A Lighter Touch
Robin Dransfield is primarily known as (with his brother Barry) one-half of the British folk duo the Dransfields, who recorded several albums in the 1970s. Although Robin performed intermittently as a solo act for several periods in the 1960s and 1970s, Tidewave, released in 1980, was his only solo LP. The two-CD set A Lighter Touch is essentially an expanded version of Tidewave, with the first disc presenting that album, and the second offering a previously unreleased live show recorded in Kent on November 14, 1972. Though Tidewave was actually started in 1974 in Paris, five years passed before work resumed and the sessions were finished in London in 1979 and 1980. It's a low-key, pleasant affair split between traditional folk songs and more contemporary material, some of it written by Dransfield, with other tunes written by esteemed cult folk singer Anne Briggs (who penned the title track) and the yet more obscure Steve Sproxton and Paul Parrish. The arrangements are generally inclined toward sparse acoustic folk, despite others (including Procol Harum keyboardist Chris Copping) helping out on piano, cello, hurdy-gurdy, concertina, bass, trumpet, bass trombone, and euphonium. The jaunty, banjo-driven "When It's Night-Time in Italy, It's Wednesday Over Here" and brass band-backed "Spencer the Rover" make for the most adventurous departures from the more conventional folk arrangements typical of the rest of the album. This is a nice record with some of the positive attributes one expects of an LP from a respected British folkie of the '60s/'70s, particularly moving, lilting vocals, and wistfully reflective melodies. But it's kind of underwhelming compared to what you might expect given how fervently Dransfield (or, more properly, the Dransfields) are revered by some British folk fans.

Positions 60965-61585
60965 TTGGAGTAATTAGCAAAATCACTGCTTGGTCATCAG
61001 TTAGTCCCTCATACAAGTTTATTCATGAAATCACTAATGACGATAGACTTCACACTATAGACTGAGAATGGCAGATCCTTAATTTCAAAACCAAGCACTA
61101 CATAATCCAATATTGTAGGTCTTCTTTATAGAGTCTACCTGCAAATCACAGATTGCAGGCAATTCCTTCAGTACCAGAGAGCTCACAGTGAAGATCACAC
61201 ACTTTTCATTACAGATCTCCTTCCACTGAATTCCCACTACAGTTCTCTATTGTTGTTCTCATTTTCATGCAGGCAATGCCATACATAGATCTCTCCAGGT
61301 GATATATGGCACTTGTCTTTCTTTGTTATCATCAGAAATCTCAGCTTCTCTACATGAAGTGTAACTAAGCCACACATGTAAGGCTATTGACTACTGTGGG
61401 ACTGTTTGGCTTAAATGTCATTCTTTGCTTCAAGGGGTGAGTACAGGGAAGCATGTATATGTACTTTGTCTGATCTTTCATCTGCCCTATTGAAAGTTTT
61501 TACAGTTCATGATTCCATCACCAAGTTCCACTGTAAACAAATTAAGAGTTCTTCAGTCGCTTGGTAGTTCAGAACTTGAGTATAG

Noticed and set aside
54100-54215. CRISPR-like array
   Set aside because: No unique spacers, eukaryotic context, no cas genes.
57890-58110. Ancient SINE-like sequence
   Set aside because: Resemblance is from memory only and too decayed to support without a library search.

The November 1972 concert featured on disc two, on which Dransfield sings accompanied by nothing other than his own guitar and banjo (with much of the between-song banter preserved), is more in line with the traditional British folk sound. Though the liner notes lead you to worry that the sound quality might be on the bootleg level, actually the fidelity is fairly good and listenable without difficulty. Here too, much of the material (including four songs later done on Tidewave) is traditional, "Scarborough Fair" being by far the most familiar song, though there are also contemporary compositions by Allan Taylor, Alasdair Clayre, "Black Stan" Ellison, and (far less expectedly) American cult singer/songwriter David Ackles ("Be My Friend"). Again this recording falls in the good but not remarkable category, but at least it adds considerably to the audio legacy of how Robin Dransfield sounded on his own, as he offers respectful interpretations in his pleasingly engaging northern British folk voice. The package includes lengthy liner notes by Dransfield himself in which he provides comments about each of the specific tracks.